WILLOWVALE Mazda Motor Industries (Pvt) Ltd (WMMI) says it is now producing between 230 and 300 vehicles a month and hopes to export to neighbouring countries soon in search of elusive fo
The move is likely to rile Zimbabweans who have been waiting for new vehicles for ages and who have now resorted to importing from countries such as Japan and South Africa.
Willowvale managing director Ben Kumalo this week told businessdigest that the production figure varied depending on the number of working days in the month.
“This is an improvement on last year’s average monthly production figure of 160 units,” he said. “You will recall that WMMI was closed for the first nine months of 2001. Consequently our production figures were very low in 2001. In 2002 our production figures improved by 120% and in 2003 further increased by 20%.
“We are studying jointly with Itochu and Mazda prospects of exporting to neighbouring countries – Zambia, Malawi, Mozambique, and Kenya.”
WMMI was recently accused of selling its entire six months’ production to the diversified Trust Financial Holdings Ltd (Trust) at the expense of other customers in a move that raised eyebrows within the financial sector.
Questions were raised as to why a financial institution was buying such large quantities of vehicles, especially at a time when there was a shortage countrywide.
It is reliably understood that the major WMMI shareholder, the Industrial Development Corporation of Zimbabwe Ltd (IDC) was taken to task over the issue as allegations of profiteering were levelled against management by government heavyweights.
“It is not true that Trust purchased WMMI’s production for any period whatsoever,” Kumalo insisted. “WMMI simply had normal bank facilities with Trust with the stock being pledged as security for the borrowings per normal banking practice. All our production is available for purchase by government institutions (these purchase direct from us) and by the public who can purchase our products through our Mazda dealers.”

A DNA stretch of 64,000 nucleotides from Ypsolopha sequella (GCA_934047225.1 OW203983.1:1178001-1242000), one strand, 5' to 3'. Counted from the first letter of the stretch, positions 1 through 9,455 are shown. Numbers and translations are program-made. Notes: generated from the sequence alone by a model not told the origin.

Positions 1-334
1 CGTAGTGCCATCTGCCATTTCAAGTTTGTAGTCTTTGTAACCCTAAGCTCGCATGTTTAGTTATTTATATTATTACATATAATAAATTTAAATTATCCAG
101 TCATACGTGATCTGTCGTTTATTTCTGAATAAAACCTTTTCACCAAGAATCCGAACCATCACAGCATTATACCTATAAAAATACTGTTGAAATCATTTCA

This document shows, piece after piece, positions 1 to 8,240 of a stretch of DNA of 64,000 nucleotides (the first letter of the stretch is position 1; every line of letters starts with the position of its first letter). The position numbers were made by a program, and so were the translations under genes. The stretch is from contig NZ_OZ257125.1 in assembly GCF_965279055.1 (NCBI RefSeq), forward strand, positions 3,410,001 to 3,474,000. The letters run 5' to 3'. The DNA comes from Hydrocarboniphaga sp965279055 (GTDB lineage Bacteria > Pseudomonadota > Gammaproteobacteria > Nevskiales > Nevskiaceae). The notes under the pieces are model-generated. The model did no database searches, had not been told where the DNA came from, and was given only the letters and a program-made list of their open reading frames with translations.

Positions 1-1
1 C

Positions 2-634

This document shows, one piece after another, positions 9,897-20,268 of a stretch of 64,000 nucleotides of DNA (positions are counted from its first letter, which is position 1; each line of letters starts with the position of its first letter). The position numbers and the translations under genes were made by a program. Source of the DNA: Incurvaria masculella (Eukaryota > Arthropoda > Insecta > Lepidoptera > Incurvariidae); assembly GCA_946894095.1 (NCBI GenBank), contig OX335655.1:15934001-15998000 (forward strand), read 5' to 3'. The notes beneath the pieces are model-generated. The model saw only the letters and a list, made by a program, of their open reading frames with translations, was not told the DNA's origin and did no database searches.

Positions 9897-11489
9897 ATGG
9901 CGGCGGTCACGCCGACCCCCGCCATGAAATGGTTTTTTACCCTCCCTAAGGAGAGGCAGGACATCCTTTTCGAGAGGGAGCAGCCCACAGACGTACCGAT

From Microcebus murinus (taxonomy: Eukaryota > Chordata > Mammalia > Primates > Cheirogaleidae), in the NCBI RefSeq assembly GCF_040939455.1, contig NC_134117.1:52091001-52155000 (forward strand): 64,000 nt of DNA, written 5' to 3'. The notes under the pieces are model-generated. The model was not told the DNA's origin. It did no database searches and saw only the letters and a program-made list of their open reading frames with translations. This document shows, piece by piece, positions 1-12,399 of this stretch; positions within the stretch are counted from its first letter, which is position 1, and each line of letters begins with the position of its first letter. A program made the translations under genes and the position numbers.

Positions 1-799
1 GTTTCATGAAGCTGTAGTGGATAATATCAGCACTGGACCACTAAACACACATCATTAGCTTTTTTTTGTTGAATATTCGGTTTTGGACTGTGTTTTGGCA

In May 2000 the Japanese government withdrew its Export Credit Insurance to WMMI which action then forced the company’s Japanese supplier Itochu Corporation to suspend shipment of completely knocked down kits to Willowvale.
Restructuring then ensued which included new financial arrangements for Willowvale’s funding and a reduction in staffing levels from 650 employees to 200.
“At this point in time we have 232 employees,” Kumalo said. “At the beginning of 2003 we had 210 employees. Currently we are producing between 230 and 300 units per month depending on the number of working days in the month.”
Kumalo said WMMI had submitted applications for foreign currency under the new auction system and so far had secured the currency applied for.
“We are happier with the new system as it is more transparent and effective,” he said.
He said the much-talked-about privatisation programme was a non-starter.
“Privatisation remains shelved at this stage,” Kumalo told businessdigest. “The stakeholders are not at this present point in time considering privatisation.”
Last year he said given the economic conditions prevailing in Zimbabwe it would not be advisable to proceed with the privatisation process.
Kumalo said WMMI’s joint venture partners Itochu Corporation and Mazda Motor Corporation had therefore asked them to suspend privatisation for the time being.